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Local school levies are increasing in Battle Ground.
The Battle Ground Public Schools Board of Directors on Monday night approved a $188.5 million budget funded, in part, by a local levy rate of $2.50 per $1,000 in assessed property value. That makes Battle Ground one of the few school districts in Clark County able to take advantage of a state law that will allow it to increase its levy cap.
It’s a further complication of state law settled in response to the landmark school funding decision known as McCleary. The Legislature in 2018 capped local levies at $1.50 per $1,000 in assessed value while raising state property tax levies. This year, the Legislature increased that to $2.50 per $1,000.
Battle Ground voters approved a levy in 2017 that would have generated a rate of about $3.66 per $1,000 in assessed value, according to district budget documents. Because that voter-approved levy is greater than the new levy caps, Battle Ground was able to increase its levy to generate an anticipated $23.4 million for the 2019-2020 budget.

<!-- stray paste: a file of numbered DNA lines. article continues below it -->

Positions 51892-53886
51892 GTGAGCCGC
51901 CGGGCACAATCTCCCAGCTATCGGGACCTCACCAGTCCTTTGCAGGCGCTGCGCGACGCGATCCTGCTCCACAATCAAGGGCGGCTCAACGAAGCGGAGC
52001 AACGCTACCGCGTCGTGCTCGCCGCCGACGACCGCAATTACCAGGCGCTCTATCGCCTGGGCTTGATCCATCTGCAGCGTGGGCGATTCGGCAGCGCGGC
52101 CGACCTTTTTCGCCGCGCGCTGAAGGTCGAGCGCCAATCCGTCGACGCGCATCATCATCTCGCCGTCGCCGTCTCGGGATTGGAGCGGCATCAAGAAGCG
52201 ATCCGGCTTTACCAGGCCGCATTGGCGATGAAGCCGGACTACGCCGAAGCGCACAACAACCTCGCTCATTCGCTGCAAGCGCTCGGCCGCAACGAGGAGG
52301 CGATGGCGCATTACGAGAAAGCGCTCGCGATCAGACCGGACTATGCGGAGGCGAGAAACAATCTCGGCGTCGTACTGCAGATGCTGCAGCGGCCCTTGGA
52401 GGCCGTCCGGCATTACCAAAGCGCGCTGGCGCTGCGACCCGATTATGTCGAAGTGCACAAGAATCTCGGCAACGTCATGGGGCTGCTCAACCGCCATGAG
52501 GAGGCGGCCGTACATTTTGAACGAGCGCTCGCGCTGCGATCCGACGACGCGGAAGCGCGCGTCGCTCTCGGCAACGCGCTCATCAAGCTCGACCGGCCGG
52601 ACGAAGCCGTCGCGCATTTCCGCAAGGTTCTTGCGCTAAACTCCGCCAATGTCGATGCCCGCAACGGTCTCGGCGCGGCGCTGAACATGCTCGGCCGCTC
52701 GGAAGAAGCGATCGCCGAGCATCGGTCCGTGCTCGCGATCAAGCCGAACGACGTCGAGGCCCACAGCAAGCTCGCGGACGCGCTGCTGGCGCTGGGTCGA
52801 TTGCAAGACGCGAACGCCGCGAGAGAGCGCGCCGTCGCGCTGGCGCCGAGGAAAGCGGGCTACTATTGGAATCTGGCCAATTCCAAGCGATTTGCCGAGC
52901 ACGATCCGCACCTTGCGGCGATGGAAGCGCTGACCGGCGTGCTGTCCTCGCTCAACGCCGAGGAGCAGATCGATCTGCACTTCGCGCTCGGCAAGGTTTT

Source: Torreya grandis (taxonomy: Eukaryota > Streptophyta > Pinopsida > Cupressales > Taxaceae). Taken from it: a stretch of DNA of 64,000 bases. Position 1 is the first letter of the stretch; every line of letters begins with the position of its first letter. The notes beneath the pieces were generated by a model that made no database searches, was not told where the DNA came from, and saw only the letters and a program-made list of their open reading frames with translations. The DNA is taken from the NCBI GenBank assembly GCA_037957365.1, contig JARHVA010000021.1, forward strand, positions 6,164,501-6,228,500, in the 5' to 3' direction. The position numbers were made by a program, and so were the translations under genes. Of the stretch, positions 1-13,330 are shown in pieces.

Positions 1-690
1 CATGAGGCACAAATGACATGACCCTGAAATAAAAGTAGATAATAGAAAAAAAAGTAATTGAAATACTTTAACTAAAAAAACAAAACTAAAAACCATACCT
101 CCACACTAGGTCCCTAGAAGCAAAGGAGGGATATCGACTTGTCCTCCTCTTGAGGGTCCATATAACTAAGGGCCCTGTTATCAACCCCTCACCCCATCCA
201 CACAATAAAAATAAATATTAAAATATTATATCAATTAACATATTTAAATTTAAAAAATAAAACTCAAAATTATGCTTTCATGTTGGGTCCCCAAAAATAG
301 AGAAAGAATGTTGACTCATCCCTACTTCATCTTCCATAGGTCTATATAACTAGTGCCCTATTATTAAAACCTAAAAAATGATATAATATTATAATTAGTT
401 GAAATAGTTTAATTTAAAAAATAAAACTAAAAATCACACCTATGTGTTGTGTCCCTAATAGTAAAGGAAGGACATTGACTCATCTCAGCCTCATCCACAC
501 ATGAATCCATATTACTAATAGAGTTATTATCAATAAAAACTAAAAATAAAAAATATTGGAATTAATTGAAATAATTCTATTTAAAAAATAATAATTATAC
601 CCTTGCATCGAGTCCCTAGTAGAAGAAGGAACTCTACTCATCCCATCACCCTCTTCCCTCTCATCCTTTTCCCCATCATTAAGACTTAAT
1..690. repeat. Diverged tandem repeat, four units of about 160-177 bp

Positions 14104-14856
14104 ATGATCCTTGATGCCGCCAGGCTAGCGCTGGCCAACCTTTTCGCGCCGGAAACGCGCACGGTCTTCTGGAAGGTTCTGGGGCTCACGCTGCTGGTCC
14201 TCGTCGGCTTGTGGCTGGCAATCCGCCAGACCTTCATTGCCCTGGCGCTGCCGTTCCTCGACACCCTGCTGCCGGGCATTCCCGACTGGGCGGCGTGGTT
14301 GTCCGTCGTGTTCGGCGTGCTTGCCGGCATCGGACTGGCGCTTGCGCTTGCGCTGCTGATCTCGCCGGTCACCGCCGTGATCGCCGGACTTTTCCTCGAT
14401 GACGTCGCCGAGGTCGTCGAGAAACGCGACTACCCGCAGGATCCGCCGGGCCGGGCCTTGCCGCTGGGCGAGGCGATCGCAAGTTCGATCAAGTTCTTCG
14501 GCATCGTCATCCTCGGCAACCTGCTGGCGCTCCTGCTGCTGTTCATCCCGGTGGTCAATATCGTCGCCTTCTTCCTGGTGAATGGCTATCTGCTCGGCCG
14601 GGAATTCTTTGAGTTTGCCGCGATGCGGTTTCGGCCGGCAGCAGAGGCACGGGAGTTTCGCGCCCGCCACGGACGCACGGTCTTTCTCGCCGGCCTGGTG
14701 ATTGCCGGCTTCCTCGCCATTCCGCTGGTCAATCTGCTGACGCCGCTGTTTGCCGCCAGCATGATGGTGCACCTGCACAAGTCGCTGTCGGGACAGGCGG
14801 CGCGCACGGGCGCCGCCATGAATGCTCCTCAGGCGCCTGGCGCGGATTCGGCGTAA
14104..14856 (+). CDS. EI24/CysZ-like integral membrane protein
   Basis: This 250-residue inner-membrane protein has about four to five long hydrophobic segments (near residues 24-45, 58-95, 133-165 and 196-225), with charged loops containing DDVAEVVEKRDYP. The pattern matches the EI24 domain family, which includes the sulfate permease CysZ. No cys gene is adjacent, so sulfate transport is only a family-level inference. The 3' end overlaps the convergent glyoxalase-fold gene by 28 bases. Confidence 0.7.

Superintendent Mark Ross said the additional money will allow the district to maintain programs, make safety and infrastructure improvements and add middle school sports.
“These changes will round out the educational experience that we can provide our students and families, and continue to build a district that strengthens our community and makes it a desirable place to raise a family,” Ross wrote in a district news release.
The district projects the increased levy will also allow it to cover future deficits caused by declining enrollment, increasing staff costs and special education services not fully covered by the state.
The district has made some cuts to key areas due to projected enrollment declines of about 470 students in the upcoming school year. The district scaled its basic education budget back from $99 million to $93.8 million, eliminating some staff commensurate with decreased enrollment.
“Enrollment drives staffing,” said Meagan Hayden, the district’s director of school finance. “Since our enrollment is down, the state funding is down as well. Most of our staff reductions were in basic education.”
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